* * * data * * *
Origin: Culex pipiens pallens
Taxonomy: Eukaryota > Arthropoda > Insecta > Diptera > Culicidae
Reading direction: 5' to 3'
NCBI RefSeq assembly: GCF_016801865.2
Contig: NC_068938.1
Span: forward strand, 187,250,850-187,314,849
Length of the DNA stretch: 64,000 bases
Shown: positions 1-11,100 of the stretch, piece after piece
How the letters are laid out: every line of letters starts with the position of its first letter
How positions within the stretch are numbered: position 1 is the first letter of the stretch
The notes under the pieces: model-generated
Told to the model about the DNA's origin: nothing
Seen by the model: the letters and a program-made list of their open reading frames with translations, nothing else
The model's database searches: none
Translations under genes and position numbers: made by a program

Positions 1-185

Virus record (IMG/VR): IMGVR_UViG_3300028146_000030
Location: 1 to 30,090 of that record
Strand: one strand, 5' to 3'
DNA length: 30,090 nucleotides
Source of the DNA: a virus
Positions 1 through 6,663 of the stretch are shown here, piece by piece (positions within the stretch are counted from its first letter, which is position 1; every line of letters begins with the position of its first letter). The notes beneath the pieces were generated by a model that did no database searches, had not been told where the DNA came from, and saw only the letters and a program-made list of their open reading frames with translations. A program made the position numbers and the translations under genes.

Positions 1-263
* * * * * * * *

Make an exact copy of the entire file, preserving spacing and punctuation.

Origin: Culex pipiens pallens
Taxonomy: Eukaryota > Arthropoda > Insecta > Diptera > Culicidae
Reading direction: 5' to 3'
NCBI RefSeq assembly: GCF_016801865.2
Contig: NC_068938.1
Span: forward strand, 187,250,850-187,314,849
Length of the DNA stretch: 64,000 bases
Shown: positions 1-11,100 of the stretch, piece after piece
How the letters are laid out: every line of letters starts with the position of its first letter
How positions within the stretch are numbered: position 1 is the first letter of the stretch
The notes under the pieces: model-generated
Told to the model about the DNA's origin: nothing
Seen by the model: the letters and a program-made list of their open reading frames with translations, nothing else
The model's database searches: none
Translations under genes and position numbers: made by a program

Positions 1-185

Virus record (IMG/VR): IMGVR_UViG_3300028146_000030
Location: 1 to 30,090 of that record
Strand: one strand, 5' to 3'
DNA length: 30,090 nucleotides
Source of the DNA: a virus
Positions 1 through 6,663 of the stretch are shown here, piece by piece (positions within the stretch are counted from its first letter, which is position 1; every line of letters begins with the position of its first letter). The notes beneath the pieces were generated by a model that did no database searches, had not been told where the DNA came from, and saw only the letters and a program-made list of their open reading frames with translations. A program made the position numbers and the translations under genes.

Positions 1-263